Cannes is a glamourous place. But under that golden coat is a belly of hungry filmmakers slithering along the croisette with their unseen films, weighed down by the pressure of the celebrated, they are suddenly shell shocked and rendered invisible by the bloody ocean of everyone else’s films in the market, all screaming “me, me, me.” And there is a division between those films and the films in the competition, walled off by the long line of limousines and the jammed pack crowd outside, as they sit, waiting for hours, with ladders, all for a chance to climb up above the rest of the mob, for one brief moment to take a photo of the stars on the way to the premiere of their films - the films that made it.
One walk through the film market and you can see at least 5 film posters of guys holding holding guns, and another 5 posters of zombies, all probably made by filmmakers who think they did something original, revealing all you need to know about which films no one will remember. In fact, it didn’t matter. I had long ago made a list of the 5 films I wanted to make in my lifetime, and none of them featured a zombie.
But through a handful of scrappy meetings (compared to the hundreds of emails I sent), I learned an enormous amount about the realities of the film market. It was always a recon mission, complete with staying on strangers’ couches, hitchhiking along the Cote d’Azure, and even crashing in a French friend’s car one night after getting stuck without a train back to Antibes.
My last day there I had a final meeting with a Hollywood agent. As I went to meet him at our chosen rendezvous, I found him sitting next to someone. The person turned to greet me, and it was Nick, the brother of my former roommate. My surprise of finding him here was only outweighed by the surprise of the agent when he asked “How do you two know each other?” and I answered: “His brother was my roommate in Prague.”
This is, of course, the short, and perhaps more seemingly interesting answer. The less glamorous, but more honest answer is: “I traveled 5 hours to introduce myself simply because my roommate told me he had a brother in film distribution.“ The answer I offered gave the meeting a little extra magic. But the fact was, only now, here under the sunny French Riveria, did it sound so serendipitous. Without that initial contact that winter, I would have never known the person I would have said "hello" to was the very brother my roommate once talked about over beers. This is the reward of effort: Luck.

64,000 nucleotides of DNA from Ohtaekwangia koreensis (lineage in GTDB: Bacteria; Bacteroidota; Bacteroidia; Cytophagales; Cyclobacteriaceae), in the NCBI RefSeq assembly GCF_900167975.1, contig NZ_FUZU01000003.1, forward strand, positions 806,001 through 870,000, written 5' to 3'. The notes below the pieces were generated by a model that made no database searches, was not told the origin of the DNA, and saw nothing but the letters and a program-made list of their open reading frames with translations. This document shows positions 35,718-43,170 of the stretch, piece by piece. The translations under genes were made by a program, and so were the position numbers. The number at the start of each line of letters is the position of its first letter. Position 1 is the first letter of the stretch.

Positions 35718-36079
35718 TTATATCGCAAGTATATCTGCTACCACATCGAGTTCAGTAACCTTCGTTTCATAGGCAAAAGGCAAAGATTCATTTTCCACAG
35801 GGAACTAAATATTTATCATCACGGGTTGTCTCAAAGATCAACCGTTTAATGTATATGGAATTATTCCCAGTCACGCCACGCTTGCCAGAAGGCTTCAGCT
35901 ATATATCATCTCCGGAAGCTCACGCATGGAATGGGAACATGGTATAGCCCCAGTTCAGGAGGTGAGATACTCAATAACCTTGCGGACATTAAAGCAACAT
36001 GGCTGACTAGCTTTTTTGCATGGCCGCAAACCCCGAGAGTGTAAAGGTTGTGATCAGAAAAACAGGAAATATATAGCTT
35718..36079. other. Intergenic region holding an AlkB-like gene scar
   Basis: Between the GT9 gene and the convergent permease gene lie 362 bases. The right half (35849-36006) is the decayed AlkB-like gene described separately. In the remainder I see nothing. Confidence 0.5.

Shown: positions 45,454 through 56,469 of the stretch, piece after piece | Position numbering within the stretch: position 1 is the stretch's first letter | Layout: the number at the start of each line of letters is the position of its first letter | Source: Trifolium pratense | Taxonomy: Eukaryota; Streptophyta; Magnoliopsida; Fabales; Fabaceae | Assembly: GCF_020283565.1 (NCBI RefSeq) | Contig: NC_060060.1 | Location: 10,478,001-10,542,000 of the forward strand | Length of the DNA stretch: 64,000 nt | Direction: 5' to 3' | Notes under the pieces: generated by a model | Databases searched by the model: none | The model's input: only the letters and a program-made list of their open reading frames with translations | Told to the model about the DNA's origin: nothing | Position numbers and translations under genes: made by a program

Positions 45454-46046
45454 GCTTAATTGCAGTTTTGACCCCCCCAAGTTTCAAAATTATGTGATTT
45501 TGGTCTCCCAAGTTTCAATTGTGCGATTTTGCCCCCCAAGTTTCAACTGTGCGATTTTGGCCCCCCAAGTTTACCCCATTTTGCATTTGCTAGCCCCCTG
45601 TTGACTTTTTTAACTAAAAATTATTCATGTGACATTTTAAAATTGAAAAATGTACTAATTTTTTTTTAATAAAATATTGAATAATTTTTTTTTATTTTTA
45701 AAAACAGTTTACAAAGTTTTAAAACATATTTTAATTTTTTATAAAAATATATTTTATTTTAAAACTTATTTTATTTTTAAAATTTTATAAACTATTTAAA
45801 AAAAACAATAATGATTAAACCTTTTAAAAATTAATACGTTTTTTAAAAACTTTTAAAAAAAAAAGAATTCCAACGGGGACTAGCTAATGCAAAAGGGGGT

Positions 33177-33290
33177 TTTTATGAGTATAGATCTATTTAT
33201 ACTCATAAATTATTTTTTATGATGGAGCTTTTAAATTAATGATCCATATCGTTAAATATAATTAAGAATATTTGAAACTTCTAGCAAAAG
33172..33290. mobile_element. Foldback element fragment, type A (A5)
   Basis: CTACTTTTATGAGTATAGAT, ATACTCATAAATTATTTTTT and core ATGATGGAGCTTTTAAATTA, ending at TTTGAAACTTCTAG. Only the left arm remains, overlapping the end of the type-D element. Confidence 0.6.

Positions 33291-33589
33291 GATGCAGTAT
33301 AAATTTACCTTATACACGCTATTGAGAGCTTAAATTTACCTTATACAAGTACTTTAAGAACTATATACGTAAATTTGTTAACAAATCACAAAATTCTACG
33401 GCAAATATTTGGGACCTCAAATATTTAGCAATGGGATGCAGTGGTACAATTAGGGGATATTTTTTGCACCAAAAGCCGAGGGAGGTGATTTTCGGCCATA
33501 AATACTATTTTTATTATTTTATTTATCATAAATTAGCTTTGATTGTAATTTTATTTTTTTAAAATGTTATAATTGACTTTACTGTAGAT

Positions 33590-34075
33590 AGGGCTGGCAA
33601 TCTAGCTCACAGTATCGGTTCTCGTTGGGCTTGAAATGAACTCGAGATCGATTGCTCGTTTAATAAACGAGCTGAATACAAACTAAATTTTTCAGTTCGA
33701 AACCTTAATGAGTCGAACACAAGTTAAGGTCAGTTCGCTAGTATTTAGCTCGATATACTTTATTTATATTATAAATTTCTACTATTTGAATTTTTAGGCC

“I only knew one film executive when I wrote Sex, Lies, and Videotape. I got lucky. It was easier for me then than it will be now for you.” – Soderberg.
I didn’t know any film executives, but I knew the brother of one. From there, he gave me advice, told me which companies might be interested in my project, and he helped me do exactly what I had set out to do – find the door into where I wanted to be. As they say: Take a leap, and the net will appear.
I was willing to hop on a train and sleep on a stranger’s floor for a twenty minute conversation, and later hitchhike across the Cote D’azur with a backpack filled to the brim of 9 years in Europe, and sleep on the sofas of kind and generous strangers. All of this for the sake of affirming a commitment to learn what I was required to know, if I was going to get where I was required to be.
And I still recall standing on the bottom of the red carpet and watching Deniro and Kustarica walk inside the cinema to be celebrated for their own work. And I watched Owen Wilson turn to take a quick snapshot, from his phone, of the crowd gathered on the croisette, before he disappeared inside for the premiere. I later told my mom that in that moment, I’d set a new goal: “One day, I’m going to take a photo like that.” It wasn’t the desire to be photographed or even to be celebrated: but to stand on the mountain of my own hard work, and take a photo of the view.
“Don’t screw up, or it’s over.”
Steven Soderbergh’s words rang deep then, and they still do now.
But I have screwed up. A lot. I was willing to screw up. I was willing to not know. I was willing to fail. But I also had success. I also took chances not everyone would take. I dared to go. Always. And my life has been remarkable because of that willingness. Not only was I willing to take the chance, I looked for chances, and I followed through with all of them, precisely because I was willing to screw up, I was willing to take the hits, and I refused to believe it would be over, even if it was measured by anyone else to be a failure.
It would only be over if I decided to give up and become a painter. But that would be my choice, not the result of my mistakes.
So, for now, I’m still making my movie.
In retrospect, I think, instead, Mr. Soderbergh’s advice says more about a filmmaker who was also formerly a no-hitter baseball pitcher: Be precise and be smart, because a champion makes every chance count. You might be willing to make the mistakes, but you cannot afford them:
So, if you only know one film executive, write a screenplay called Sex, Lies, and Videotape – and send it to that one person. Do the reconnaissance, sleep on the floors, take the 5 hour trip, learn how to throw the perfect curve ball, make it important to know how to throw the strike. Know the batter you face, so you aren’t the shell shocked filmmaker who wonders why his zombie movie didn’t sell.